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Gannett News Service Article
Including comments by Peggy Vaughan

Relationships can survive--even thrive--despite adultery

By Greg Barrett
Gannett News Service
August 19, 1998

The Clintons are far from alone in trying to save a marriage after an adulterous affair.

Estimates of infidelity in the United States vary wildy -- from fewer than 10 percent of marriages to as many as 80 percent -- largely because people "lie about it, like Clinton," Howard Markman, a professor of psychology at the University of Denver, said Wednesday.

And it can happen to anyone.

If you have hormones, you are susceptible to infidelity. No wall of willpower, no marriage, no relationship, is completely safe from adultery's seduction. And more of us act on it than we'd like to believe.

"It's not limited to an isolated group of weak people," said San Diego's Peggy Vaughan, author of "The Monogamy Myth" (Newmarket Press, $ 14.95) and America Online's extramarital affairs expert. "If I had a dollar for every hour I've spent on the phone trying to help people, I'd be a millionaire."

But adultery doesn't have to end in divorce. Like the Clintons must do, couples need to decide if their relationship is worth fixing, Markman said. If so, recovery can actually strengthen the bond, much like a healed bone rarely breaks twice in the same spot.

Some marital therapists praise first lady Hillary Rodham Clinton for staying by Clinton's side, despite his admission of an inappropriate relationship with Monica Lewinsky.

New Jersey clinical psychologist Patricia A. Farrell calls Hillary a pragmatist, a woman with a lot invested in her husband and his career: "To leave him right now would be a major blot on his presidency, and she wouldn't want to do that."

Washington family therapist Diane Sollee compares her to former President Gerald Ford who has stuck by his wife, Betty, through alcoholism: "We don't think Gerald Ford was weak when he loved his wife despite her problems."

Markman calls the first lady "incredibly strong," and he considers the scandal a hidden blessing:

"What they both are doing -- fighting for their marriage -- is a positive message to give to the American people. It's still possible for them to not only save their marriage, but to have a great marriage."

Even repeated transgressions by the same spouse should not always pronounce a marriage dead. "Is there an end to love?" asked Sollee, director of the Coalition for Marriage, Family and Couples Education, a Washington-based group of family and marriage therapists.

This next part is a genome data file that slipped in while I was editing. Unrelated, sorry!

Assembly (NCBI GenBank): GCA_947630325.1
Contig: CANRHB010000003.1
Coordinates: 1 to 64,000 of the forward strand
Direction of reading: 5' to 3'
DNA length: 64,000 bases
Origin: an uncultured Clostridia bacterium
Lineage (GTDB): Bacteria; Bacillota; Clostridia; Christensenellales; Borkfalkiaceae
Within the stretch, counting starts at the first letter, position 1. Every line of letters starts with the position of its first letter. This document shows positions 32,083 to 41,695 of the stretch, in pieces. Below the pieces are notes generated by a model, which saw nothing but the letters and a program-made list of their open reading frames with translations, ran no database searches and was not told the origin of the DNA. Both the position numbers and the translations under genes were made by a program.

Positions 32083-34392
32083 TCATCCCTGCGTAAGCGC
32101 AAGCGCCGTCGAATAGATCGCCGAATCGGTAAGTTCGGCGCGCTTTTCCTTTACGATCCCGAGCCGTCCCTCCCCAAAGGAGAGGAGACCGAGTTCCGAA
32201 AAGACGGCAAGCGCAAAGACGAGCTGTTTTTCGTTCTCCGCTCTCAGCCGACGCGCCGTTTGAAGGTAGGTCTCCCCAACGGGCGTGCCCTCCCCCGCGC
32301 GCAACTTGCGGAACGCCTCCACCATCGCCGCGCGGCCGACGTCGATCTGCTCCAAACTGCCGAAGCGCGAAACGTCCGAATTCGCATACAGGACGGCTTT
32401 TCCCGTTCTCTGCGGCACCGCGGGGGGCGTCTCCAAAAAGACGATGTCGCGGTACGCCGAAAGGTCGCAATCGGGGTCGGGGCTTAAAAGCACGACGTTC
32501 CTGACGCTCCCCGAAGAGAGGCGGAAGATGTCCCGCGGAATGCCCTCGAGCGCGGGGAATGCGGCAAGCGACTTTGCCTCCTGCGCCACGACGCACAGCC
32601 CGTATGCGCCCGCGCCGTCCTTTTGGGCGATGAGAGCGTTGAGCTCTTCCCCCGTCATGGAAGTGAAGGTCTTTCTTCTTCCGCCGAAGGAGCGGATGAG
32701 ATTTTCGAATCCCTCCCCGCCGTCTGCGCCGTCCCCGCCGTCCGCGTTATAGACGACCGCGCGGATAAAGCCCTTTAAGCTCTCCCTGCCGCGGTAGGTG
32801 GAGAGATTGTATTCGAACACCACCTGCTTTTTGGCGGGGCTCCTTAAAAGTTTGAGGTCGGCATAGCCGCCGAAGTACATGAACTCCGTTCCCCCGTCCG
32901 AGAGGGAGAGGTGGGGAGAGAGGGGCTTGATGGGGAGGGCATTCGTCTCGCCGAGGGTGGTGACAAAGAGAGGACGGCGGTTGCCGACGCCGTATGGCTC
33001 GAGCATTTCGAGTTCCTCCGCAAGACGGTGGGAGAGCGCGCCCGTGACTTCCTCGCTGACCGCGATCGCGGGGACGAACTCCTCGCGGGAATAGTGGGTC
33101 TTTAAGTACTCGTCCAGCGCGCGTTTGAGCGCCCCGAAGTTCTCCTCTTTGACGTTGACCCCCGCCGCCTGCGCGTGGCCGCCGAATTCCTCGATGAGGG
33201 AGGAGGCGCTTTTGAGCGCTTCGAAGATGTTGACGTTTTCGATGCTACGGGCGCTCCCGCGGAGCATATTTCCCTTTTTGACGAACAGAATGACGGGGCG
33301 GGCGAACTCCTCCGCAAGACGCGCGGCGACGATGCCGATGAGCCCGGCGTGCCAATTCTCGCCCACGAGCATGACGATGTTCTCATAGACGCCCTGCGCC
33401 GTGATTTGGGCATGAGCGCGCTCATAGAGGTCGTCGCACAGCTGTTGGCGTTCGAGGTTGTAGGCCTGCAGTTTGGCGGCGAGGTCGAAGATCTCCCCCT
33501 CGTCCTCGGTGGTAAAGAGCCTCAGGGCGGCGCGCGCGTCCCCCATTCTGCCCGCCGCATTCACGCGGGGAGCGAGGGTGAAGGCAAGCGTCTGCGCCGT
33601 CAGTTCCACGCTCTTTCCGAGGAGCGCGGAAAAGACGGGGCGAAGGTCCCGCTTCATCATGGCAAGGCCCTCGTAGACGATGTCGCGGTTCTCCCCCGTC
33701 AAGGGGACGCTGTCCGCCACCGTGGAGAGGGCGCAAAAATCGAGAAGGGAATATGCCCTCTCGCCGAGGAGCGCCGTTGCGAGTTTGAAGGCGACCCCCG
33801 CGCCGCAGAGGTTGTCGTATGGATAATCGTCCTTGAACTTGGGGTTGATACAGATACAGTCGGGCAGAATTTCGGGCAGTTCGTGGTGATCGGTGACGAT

"If someone keeps doing something, it certainly tries one's patience, it tries our best efforts, but I don't think there is ever a point where you say a person can't change."

But change requires several years of devoted work by both spouses. Brush quickly over the incident, said Vaughan, who worked for six years on her own damaged marriage, and the affair is buried alive, and only on the surface.

"I would have never chosen to go through this, but our marriage is better for it," said Vaughan, whose husband of 43 years, James, admitted in 1974 to more than a dozen extramarital affairs. "It's not better because of the affairs, per se, but it's better because we learned the importance of honesty."

Retrouvaille, an international marital retreat for troubled couples, uses personal letters to fan communication. Spouses expound on their feelings alone, in private, away from face-to-face communication where body language can be stifling.

"In sharing our feelings this way, we not only learn better who we are but we learn who our spouses are," said Peg Zwaan, an international coordinator for Retrouvaille, which began in Quebec, Canada, in 1977, and now has retreats in the United States, Mexico, Ireland, Cuba and the Philippines.

When we first meet and first get married, we are starry-eyed and all we can do is talk and our share dreams," Zwaan says. "Then kids come along, we have homes and cars and pressures from the job. We drift away from each other. ... This is dangerous for the relationship."

Adultery, however, does not indicate a character flaw, Sollee says, rather it reveals a flaw in communication: "Faithfulness is not a virtue, it is a skill. It's no different than someone who is an overeater who goes to Weight Watchers and learns how to say 'no' to that extra slice of chocolate cake." Vaughan said blunt talk between mates about extramarital temptations weaken the affair's lure. Secrecy only empowers temptation by allowing it to evolve into titillating fantasy. "We think it is too risky to talk about attractions with your spouse, but that is denying the reality that attractions are normal," she said. "Actually it is too dangerous to NOT talk about it."

The cheating spouse, however, is not alone in examination, said Farrell, a former researcher for New York City's Mt. Sinai Medical Center. Chances are the relationship is lacking significant elements on both sides.

"Not just love, but is the respect and appreciation and friendship there?" she said. "People forget that marriage needs to include the element of friend. This is the person that when everyone else fails you, you can come to them, you can always depend on them."

Philanderers must come clean about more than the transgression, she says, they must become open books, full of frank, honest talk: "You may have been operating under a false impression in your marriage. Is your mate happy? Are you happy? Or are you just settling?"

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